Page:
Cocos (Keeling) Islands and Christmas Island: Sovereignty that has not been achieved

Cocos (Keeling) Islands and Christmas Island: Sovereignty that has not been achieved

INTRODUCTION

Christmas Island is an island in the Indian Ocean located 350km away from Java Island.

The closest Australian port to the Island is Karratha in Western Australia, 1,600km away on the mainland.

Although Christmas Island is geographically closer to Indonesia, it is part of the ‘ external territory of Australia ‘.

This remote island was first explored by European sailors in 1615. It was named Christmas Island by Captain William Mynors when he sailed to it on Christmas Day in 1643.

The island remained uninhabited until a settlement was built at Flying Fish Cove in the 19th century.

The island was colonized as part of the British Empire on June 6, 1888. Realizing that it was rich in phosphates, workers from British Malaya, Singapore and China were brought in to work in the mines there.

This migration forms the demographics of various races and cultures on this island, including people of Chinese descent with a population of 21%, Malays 17% and others.

The island has a dark history of discrimination against non-whites, but things have improved now. There are 1,700 people who make this island their hometown.

Like Christmas Island, the Cocos (Keeling) Islands are territories under Australian sovereignty that were once colonized by the British in 1857.

These islands are located 1,000 kilometers away from Christmas Island. The Cocos (Keeling) Islands were discovered by Captain William Keeling in 1609 and so named.

Migration to these islands began in the 19th century when workers of Malay descent from Malaya were brought in to work in the copra fields.

This region now has a population of 600. The majority of the population is of Malay descent, with the main leader (Shire President) being Encik Aindil Minkom, a citizen of Malay descent.

Transfer of Sovereignty

Malaya is a British-administered region in Southeast Asia. Penang was taken from the Sultan of Kedah in 1786 and Singapore was handed over to the British by the Sultan of Johor in 1819. Melaka was exchanged for Bengkulu in Sumatra in 1824.

These three colonies were united as the Straits Settlements in 1826 with Singapore as the mother country in 1886.
Christmas Island and the Cocos (Keeling) Islands were made part of the Straits Settlements in the same year.

The Japanese occupation between 1941 and 1945 saw a big change in the political scenario in Malaya.

The British failed to establish the Malayan Union in 1946 due to the strong opposition of the Malays. The Malayan Union was replaced by the Federation of Malaya in 1948.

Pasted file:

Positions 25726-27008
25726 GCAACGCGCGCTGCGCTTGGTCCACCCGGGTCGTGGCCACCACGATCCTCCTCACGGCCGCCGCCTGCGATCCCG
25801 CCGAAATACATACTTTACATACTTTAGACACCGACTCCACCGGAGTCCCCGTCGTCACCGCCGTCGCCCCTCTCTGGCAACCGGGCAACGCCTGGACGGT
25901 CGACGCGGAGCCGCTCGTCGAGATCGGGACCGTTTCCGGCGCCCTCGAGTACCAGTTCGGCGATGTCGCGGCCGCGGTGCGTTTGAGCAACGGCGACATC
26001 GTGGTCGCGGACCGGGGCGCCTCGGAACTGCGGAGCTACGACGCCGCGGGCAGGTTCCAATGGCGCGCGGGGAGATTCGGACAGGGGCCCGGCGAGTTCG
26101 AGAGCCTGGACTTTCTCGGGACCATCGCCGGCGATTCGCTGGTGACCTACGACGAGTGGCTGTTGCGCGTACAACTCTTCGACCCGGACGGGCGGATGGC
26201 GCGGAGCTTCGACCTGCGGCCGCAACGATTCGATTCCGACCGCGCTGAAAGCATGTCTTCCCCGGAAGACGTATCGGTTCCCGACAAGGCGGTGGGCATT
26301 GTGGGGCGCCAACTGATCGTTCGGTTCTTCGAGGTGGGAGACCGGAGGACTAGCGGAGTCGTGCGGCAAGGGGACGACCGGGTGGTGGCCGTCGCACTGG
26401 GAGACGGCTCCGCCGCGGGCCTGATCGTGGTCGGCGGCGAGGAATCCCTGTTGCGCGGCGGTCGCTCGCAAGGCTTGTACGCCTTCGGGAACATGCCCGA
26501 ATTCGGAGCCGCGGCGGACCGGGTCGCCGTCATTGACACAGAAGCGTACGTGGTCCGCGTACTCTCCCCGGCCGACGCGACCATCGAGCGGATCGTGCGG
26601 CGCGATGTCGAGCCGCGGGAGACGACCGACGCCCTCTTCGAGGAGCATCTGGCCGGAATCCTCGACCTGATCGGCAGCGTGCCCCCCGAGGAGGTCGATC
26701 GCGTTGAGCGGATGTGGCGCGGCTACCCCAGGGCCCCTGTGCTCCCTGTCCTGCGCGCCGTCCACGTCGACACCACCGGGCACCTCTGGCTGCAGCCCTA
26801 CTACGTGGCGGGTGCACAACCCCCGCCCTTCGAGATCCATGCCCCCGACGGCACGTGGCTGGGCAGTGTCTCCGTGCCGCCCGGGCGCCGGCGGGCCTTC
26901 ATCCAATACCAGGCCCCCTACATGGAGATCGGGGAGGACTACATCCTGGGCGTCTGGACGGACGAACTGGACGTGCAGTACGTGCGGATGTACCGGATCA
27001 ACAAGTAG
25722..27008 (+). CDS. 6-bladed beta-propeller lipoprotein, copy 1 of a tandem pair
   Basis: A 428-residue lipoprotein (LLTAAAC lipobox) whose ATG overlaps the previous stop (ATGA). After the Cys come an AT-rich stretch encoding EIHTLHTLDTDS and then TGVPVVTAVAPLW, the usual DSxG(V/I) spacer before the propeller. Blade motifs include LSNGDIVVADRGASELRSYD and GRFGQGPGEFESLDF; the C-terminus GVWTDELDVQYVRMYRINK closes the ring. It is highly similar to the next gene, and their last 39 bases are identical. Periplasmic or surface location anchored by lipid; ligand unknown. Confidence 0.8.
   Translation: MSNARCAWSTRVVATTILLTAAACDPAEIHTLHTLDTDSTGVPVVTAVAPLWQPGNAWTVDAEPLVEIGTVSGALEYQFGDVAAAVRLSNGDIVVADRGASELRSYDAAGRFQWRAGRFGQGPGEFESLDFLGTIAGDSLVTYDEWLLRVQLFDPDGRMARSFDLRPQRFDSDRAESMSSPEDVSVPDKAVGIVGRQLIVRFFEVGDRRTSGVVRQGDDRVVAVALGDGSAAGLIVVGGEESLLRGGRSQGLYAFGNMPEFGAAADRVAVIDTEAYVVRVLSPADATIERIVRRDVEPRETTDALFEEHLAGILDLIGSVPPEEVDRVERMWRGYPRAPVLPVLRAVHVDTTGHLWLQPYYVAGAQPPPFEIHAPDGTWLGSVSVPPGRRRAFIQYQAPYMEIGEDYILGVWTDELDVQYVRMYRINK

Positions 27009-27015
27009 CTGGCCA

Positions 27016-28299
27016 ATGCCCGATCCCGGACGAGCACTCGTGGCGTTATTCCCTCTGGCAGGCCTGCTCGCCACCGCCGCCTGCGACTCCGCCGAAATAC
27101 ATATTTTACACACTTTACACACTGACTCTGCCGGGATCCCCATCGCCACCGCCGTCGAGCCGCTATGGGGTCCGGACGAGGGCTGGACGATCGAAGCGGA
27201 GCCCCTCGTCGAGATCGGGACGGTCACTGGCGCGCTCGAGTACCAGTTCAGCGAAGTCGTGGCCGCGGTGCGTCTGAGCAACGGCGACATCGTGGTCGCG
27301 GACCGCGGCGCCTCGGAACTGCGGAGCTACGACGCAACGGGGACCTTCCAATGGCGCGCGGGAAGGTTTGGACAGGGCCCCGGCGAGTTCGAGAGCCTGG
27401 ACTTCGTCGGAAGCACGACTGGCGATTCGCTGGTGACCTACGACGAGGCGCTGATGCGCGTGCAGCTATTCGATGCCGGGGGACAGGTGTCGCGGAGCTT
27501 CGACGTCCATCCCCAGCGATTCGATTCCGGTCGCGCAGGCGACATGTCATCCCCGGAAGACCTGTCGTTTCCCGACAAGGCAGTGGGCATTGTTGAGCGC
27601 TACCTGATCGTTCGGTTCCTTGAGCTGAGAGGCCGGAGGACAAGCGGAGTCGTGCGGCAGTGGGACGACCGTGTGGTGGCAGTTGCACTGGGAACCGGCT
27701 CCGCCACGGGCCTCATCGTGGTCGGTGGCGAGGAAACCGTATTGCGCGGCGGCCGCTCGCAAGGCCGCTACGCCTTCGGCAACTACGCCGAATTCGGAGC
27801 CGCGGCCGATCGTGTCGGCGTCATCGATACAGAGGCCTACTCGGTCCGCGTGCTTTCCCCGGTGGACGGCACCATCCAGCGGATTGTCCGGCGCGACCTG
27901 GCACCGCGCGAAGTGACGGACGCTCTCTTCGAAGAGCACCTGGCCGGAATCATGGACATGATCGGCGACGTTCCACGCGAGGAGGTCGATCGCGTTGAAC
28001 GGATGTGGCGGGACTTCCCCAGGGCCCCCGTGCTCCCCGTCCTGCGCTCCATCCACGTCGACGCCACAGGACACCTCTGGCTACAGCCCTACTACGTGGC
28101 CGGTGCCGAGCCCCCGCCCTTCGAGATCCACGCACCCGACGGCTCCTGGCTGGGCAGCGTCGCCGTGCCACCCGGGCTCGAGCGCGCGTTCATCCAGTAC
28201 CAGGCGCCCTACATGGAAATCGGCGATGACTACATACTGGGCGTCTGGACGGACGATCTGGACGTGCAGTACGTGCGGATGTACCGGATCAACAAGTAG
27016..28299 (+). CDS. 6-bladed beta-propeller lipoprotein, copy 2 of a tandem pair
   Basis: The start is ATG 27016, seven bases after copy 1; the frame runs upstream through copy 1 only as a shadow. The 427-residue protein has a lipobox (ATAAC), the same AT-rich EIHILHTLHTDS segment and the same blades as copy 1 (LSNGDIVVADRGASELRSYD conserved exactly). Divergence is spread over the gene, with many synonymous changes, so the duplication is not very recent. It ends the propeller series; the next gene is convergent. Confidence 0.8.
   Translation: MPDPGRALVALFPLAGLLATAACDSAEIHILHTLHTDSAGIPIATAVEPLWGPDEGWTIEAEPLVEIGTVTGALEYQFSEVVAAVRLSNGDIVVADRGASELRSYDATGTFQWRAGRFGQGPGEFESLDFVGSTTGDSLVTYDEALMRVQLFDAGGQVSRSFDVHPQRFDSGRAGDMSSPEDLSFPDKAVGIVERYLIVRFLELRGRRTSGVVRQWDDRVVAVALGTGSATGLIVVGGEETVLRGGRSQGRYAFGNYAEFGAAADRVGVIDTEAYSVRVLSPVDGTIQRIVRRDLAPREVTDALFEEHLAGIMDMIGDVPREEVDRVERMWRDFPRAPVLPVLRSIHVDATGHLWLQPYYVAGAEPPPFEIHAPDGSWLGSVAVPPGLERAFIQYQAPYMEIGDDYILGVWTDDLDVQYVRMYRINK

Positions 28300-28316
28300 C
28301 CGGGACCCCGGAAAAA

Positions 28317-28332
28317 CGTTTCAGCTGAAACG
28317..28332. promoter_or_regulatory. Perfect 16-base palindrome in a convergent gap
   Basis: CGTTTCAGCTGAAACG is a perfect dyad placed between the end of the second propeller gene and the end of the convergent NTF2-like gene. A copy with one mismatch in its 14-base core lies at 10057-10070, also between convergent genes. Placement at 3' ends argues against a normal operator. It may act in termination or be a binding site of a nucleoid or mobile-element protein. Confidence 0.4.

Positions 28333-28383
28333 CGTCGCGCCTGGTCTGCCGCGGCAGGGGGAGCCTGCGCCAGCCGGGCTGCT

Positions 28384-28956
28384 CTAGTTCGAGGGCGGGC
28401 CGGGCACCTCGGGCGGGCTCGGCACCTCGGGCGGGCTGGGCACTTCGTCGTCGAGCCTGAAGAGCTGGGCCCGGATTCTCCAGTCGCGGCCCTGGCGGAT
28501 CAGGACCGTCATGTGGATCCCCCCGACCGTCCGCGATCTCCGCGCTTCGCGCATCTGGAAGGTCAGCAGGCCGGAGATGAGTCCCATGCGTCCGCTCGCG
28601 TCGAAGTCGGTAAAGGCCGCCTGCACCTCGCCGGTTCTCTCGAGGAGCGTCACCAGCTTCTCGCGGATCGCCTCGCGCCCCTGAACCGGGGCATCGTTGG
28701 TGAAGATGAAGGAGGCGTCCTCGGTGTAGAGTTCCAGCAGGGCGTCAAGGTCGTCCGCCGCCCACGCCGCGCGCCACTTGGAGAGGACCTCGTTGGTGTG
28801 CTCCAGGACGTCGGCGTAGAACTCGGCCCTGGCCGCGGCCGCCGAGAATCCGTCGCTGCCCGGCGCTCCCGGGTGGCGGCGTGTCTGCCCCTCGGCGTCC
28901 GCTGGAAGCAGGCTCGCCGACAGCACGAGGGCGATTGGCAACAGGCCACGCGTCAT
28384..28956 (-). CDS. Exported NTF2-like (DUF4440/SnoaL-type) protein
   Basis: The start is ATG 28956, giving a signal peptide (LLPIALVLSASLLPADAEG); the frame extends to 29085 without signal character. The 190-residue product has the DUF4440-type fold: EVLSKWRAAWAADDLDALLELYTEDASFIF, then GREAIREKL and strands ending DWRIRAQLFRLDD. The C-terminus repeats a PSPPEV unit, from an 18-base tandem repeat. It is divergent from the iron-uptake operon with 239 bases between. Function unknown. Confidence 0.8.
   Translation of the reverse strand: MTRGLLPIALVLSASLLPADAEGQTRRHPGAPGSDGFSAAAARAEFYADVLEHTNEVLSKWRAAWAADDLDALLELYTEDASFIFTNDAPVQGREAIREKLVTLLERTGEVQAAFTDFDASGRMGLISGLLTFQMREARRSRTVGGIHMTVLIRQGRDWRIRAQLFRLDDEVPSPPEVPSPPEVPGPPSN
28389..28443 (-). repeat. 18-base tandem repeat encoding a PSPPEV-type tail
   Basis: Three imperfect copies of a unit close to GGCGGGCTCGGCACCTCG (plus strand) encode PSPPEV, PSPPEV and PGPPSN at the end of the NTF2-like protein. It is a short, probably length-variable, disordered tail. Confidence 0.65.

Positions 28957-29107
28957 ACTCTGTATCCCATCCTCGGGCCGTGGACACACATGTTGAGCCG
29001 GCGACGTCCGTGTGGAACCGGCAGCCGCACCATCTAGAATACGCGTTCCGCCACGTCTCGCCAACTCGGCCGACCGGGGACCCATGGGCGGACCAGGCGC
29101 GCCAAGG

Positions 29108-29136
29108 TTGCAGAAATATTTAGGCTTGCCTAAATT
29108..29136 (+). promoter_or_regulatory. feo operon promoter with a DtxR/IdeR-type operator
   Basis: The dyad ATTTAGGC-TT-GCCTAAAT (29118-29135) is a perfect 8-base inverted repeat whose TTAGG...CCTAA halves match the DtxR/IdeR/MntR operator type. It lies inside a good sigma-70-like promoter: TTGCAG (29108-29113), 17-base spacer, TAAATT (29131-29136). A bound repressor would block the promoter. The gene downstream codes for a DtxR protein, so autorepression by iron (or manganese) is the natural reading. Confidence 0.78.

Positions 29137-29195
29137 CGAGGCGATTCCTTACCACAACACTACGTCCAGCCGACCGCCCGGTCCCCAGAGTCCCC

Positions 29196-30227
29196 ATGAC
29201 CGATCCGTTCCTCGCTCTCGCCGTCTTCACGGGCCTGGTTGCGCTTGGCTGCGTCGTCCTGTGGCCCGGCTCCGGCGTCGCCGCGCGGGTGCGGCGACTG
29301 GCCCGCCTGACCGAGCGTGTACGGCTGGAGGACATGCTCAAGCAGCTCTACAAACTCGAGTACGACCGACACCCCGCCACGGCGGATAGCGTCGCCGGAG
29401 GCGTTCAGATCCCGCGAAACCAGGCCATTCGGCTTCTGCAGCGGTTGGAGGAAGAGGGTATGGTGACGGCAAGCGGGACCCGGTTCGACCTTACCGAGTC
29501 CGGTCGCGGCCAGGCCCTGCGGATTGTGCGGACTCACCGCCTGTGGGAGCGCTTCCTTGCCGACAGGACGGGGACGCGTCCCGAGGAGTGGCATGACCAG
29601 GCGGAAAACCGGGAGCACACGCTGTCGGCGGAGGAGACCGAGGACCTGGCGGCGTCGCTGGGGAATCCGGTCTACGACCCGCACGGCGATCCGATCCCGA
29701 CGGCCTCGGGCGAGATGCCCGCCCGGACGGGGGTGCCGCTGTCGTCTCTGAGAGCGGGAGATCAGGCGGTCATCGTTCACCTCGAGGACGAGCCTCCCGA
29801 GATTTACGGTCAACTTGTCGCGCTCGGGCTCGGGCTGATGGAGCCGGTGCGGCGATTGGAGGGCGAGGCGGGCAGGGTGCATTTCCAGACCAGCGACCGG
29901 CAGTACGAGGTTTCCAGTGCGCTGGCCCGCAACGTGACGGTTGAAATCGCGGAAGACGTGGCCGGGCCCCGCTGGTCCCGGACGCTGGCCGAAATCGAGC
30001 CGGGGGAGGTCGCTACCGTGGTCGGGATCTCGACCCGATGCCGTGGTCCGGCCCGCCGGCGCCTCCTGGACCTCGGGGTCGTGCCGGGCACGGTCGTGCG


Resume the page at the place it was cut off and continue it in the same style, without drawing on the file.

When the Federation of Malaya became independent in 1957, Singapore was still a British colony.

Sovereignty over Christmas Island and the Cocos (Keeling) Islands was transferred from Singapore to Australia in 1958 and 1955 respectively.

Unlike Malaya, the British did not grant independence to Singapore. However, Singapore was united to form Malaysia in 1963.

If the transfer of sovereignty to Australia had not happened a few years earlier, Christmas Island and the Cocos (Keeling) Islands would probably have become part of Malaysia with the accession of Singapore in 1963.

If these territories belong to Malaysia, imagine how much maritime territory the country can claim, in the form of maritime territories, exclusive economic zones and continental shelves.

With the remote location of these islands, these maritime claims will not overlap with other countries as maritime claims in the South China Sea.

However, since Singapore has only been part of the Federation for two years, sovereignty over these territories will probably remain with Singapore, not Malaysia.

Conclusion

Although Christmas Island and the Cocos (Keeling) Islands are located thousands of kilometers away from Malaysia and Singapore, these regions share the same history and culture as former British colonies that have a large population of Malay descent.

It is something special to realize that the Malay language and culture remain blooming and fresh in the archipelago located far in the middle of the Indian Ocean.

If it wasn’t for Australia taking over these territories, these islands might just be national.

In fact, what happened illustrates the sovereignty that was not accomplished.

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